Read more →

66 books in 30 days (part 3)

8.   Solomon’s life illustrates our real problem (lavish whoredom not lack of wisdom)

  • This was by far the one that was most pivotal for me.  If you don’t pay attention to any other point, please follow this one.
  • I Kings Chapters 10 and 11 lay out this point beautifully.  In 1 Kings 10, we see a chapter that focuses on Solomon’s wisdom.  The Queen of Sheba is impressed with him because he’s so smart.  The chapter goes on and talks about all the money and possessions he had as a result of his wisdom.  It looks like an upward swing.
  • 1 Kings 11:1 starts off with a sad verse, however, “Now Solomon loved many foreign women…”  Solomon’s heart went after things that God told Him to stay away from.  His head was in the right place, and he was the wisest man to ever live, but that didn’t stop His heart from wandering.  Solomon’s real problem wasn’t a lack of wisdom, it was lavish whoredom.
  • Read more →

    66 books in 30 days (part 2)

     Part 2 of the lessons I learned from reading the entire Bible in one month. (see Part 1)

    4.  Doctrine leads to Doxology

    Very early on, something else occurred to me.  The Bible is filled with people thanking God.  Wherever God’s character is seen and revealed, His people explode with a kind of spontaneous and robust praise—they can’t help it! It just comes out as the natural response to God revealing Himself.  The only people that don’t respond with praise when God reveals Himself are people that have a hard heart and are frustrated with Him (i.e. the Pharisees in the gospels).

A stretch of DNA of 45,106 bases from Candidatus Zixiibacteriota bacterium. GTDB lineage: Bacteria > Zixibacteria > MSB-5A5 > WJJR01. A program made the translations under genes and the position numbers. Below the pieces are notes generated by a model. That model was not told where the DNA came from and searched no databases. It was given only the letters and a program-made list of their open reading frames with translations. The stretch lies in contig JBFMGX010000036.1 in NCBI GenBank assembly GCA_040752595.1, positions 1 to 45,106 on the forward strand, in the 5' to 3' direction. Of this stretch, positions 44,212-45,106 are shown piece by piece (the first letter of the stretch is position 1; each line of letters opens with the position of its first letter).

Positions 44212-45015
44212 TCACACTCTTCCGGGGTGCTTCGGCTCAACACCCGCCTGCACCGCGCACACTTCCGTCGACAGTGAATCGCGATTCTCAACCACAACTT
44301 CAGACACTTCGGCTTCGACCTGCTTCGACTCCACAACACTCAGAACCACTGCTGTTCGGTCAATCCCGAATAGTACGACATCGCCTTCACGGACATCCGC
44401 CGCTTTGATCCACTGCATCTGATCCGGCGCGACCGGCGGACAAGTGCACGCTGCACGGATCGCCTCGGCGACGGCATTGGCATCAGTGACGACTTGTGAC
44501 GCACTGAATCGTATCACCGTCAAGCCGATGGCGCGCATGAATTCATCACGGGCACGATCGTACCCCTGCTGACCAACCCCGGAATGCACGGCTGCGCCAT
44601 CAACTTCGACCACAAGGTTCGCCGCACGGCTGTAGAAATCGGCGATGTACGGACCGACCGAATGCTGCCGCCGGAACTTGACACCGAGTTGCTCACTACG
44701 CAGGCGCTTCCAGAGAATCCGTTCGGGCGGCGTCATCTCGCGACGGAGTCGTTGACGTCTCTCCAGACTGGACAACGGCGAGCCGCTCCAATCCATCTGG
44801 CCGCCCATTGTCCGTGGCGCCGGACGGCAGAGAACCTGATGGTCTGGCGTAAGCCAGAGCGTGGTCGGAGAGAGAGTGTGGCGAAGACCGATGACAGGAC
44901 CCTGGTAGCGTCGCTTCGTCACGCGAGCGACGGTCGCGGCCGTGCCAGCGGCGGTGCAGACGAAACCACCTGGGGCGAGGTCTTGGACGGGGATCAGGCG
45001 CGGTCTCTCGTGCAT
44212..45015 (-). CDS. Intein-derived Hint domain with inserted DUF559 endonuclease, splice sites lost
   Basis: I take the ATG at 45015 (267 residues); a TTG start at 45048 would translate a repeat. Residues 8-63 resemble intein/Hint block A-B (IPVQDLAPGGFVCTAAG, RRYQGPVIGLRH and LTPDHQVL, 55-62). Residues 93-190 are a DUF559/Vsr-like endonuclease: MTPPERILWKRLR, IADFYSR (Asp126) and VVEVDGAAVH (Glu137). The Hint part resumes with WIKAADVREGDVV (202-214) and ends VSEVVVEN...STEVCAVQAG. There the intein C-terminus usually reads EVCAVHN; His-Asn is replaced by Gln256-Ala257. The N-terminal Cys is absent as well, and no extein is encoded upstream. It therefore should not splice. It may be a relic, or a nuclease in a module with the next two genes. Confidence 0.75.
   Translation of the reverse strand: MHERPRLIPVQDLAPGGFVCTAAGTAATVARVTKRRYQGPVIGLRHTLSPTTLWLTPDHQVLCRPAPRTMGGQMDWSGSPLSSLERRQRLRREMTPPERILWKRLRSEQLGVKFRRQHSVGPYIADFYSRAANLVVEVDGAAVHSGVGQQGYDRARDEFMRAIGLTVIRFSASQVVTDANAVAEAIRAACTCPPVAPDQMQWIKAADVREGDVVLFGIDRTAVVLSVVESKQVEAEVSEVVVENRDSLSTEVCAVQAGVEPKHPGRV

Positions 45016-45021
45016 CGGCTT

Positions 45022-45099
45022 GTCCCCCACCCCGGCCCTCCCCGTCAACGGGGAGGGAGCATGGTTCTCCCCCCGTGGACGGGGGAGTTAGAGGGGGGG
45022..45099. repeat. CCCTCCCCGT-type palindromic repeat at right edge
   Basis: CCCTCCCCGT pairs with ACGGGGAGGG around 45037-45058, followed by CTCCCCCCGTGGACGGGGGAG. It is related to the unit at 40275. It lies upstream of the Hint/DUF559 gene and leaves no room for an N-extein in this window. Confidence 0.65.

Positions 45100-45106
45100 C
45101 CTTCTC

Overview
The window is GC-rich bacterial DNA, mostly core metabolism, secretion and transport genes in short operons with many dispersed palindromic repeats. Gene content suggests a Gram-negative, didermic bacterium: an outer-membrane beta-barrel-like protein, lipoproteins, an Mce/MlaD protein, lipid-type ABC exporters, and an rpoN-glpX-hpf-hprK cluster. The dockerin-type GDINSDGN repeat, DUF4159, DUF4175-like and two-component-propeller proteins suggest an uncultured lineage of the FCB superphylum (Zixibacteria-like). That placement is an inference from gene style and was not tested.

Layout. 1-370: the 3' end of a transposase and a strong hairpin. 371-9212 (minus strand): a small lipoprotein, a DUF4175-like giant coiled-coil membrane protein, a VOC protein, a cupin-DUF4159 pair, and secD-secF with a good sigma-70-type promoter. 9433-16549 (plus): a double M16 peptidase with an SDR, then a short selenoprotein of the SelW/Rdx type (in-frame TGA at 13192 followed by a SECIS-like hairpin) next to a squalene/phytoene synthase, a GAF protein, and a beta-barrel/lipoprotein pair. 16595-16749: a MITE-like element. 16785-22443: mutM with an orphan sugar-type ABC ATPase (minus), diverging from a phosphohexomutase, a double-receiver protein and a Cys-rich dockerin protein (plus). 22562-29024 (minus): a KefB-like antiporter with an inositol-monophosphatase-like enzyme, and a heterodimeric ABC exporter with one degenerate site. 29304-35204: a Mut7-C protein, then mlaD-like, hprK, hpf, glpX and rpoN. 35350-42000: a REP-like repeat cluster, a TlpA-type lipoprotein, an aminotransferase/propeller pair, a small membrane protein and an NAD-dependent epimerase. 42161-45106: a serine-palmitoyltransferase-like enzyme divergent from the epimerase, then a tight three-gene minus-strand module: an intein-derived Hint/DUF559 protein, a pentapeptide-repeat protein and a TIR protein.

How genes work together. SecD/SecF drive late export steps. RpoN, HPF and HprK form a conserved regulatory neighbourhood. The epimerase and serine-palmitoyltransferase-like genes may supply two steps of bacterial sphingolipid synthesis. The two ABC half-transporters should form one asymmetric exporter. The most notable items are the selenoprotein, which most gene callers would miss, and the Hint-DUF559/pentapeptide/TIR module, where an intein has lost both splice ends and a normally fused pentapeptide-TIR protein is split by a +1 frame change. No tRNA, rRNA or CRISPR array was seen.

It exposed how hard my heart was and just how little I was appreciative that God would choose to enter into relationship with me and show me things about Him that are beautiful. I’ve begun to take special notice of the things that I’ve learned about God and respond with thanksgiving in return.

    Read more →

    66 books in 30 days


    I’m a pastor.  That means that, in some sense, I get paid to read my Bible.  I’m a Christian.  That means that I’m supposed to read the Bible.  You can see how being a pastor has its advantages.  I get paid to do what I’m supposed to be doing!  Since this is the case, you would assume it wouldn’t be a struggle to read my Bible.  Right?

    I had to include this intro so that you don’t think more highly of me than you should.  The last thing I want to do is post this in order for you to be impressed by my iron will or steadfast determination.  The reality is that I don’t have either of those and that’s exactly the reason I had to do something this radical.

    Here’s how it went down… Read more →

    Different But Equal (Part 2)

    2: ROLE of RESPECT: You have the power to breath life or death.

    The best way we can help is to breath life into our husbands.

    How do you breath life?

    God created man with such a uniqueness from women.  I wish someone had TOLD ME SOONER!   As a woman, I don’t need the same things a man does; they don’t need the same things we do.  I see this in my sons and daughters already. Trinity, Jade, and Briaiah need to be protected, pursued, told they are beautiful, affirmed, hugged; their hearts need to be shepherded.  Dhati, Brayden and Nathaniel need to conquer, they need to be the strongest, they need to know that their lives count for something and they naturally protect.

    Read more →

    Different but Equal

    I am a mom of six, and I take this parenting thing very seriously. When I am asked to share about marriage and women’s roles in marriage, I ask myself, “If I could have had only two concepts shared with me or two concepts I could share with my daughters, what would they be?” Read more →